Moral Relativity

Moral Relativity

"I learned, at a very young age, that if I talked for long enough, I can make anything right or wrong. So, either I'm God, or truth is relative."

The above quote is from one of my favorite shows of all time, Community. If you've never watched it, the show is centered around a group of friends, with each person having their own set of quirks, who are trying to make their way through community college. Jeff Winger, played by Joel McHale, is the leader of the group and is an egocentric narcissist who can talk his way out of any bind he gets himself into. He said the above quote and it's the topic of this post: Moral Relativity.

I think it's important to lay the groundworks of this topic and fully define what it is we want to talk about. Moral Relativity is the idea that a person's ethical or moral ideologies or opinions are independently of any universal or objective reality. In essence, moral relativity says that there is no way to definitively determine what a person should or shouldn't do. Someone who believes in moral relativism believes that no person is bound by a higher moral authority.

For obvious reasons, people who identifies as religious tend to take issue with this philosophy for the simple fact that it diminishes the deity they worship. In nearly every religion, if not all religions, there is a set of rules or guidelines that must be followed, a moral foundation that tells the followers of that religion what moral decisions they should make in certain situations. Non-religious folk have a different perspective, though. In their eyes, what's right for one person isn't necessarily right for the person standing next to them. Since there's no higher authority to whom these people have to answer to, they can do as they please and live in the moment of doing whatever it is they want to do.

Since this website is centered around topics related to the world of writing, I won't delve into the religious/political debate of which side is right and what people should believe. Instead, I thought this topic would be a good one to discuss because it can definitely determine how an author develops his/her story, especially in the realms of fantasy and science fiction. Before writing a story, it's important to think about how characters make the decisions that they do, why they feel the large assortment of emotions, how they find the motivation to fight through their conflicts, both internal and external.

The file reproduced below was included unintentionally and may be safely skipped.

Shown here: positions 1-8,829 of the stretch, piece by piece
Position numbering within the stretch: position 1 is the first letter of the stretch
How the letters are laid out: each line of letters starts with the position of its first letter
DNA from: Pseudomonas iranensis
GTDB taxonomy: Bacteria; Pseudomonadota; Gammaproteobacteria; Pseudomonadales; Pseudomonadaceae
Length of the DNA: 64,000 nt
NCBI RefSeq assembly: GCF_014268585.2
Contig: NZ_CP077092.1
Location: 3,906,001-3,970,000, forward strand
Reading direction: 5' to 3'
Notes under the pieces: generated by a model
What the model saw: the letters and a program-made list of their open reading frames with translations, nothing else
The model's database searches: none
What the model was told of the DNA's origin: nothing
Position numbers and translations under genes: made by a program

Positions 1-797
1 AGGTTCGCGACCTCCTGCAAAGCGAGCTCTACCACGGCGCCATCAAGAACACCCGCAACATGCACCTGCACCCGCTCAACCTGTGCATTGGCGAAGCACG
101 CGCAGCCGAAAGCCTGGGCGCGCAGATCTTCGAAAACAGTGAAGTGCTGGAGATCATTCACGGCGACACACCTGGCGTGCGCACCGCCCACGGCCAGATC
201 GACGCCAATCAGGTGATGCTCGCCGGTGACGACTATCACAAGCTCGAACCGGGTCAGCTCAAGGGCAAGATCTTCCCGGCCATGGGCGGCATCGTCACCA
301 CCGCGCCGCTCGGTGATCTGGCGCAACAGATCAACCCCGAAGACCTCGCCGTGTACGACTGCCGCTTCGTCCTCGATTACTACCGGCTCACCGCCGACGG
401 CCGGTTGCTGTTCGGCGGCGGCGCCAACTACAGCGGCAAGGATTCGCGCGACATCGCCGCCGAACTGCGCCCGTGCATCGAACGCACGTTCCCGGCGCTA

In terms of writing a story, what is a better philosophy for the author to have? Is it better for the characters to have some form of moral standards that need to be met, or is a story better served to have characters with an independent will of their own, unbound by any of the expectations of the people around them? Let's consider the latter choice first. If morality is completely relative, then that could lead to a chaotic plot because the character's could be erratic and unbound to anything that's happening around them. They don't have to care if something bad happens to the people who are close to them and they would be a lot less motivated to tackle difficult conflicts that are laid before them. On the other hand, if morality is strictly defined, the character could become overly burdened by the immense expectations and the protagonist's failure would be imminent. When it comes to writing, I've found that a healthy balance between moral relativity and moral authority is needed because it helps to structure a well thought-out story and gives the characters a sense of guidance.


If you've enjoyed any of the writing on this website, don't forget to check out my debut novel, The Last Descendant: The Air Runes (click the image below). The sequel to the novel will be released in the near future, so make sure you follow my social media accounts (links at the bottom of the page) to keep up to date on that!

The Last Descendant: The Air Runes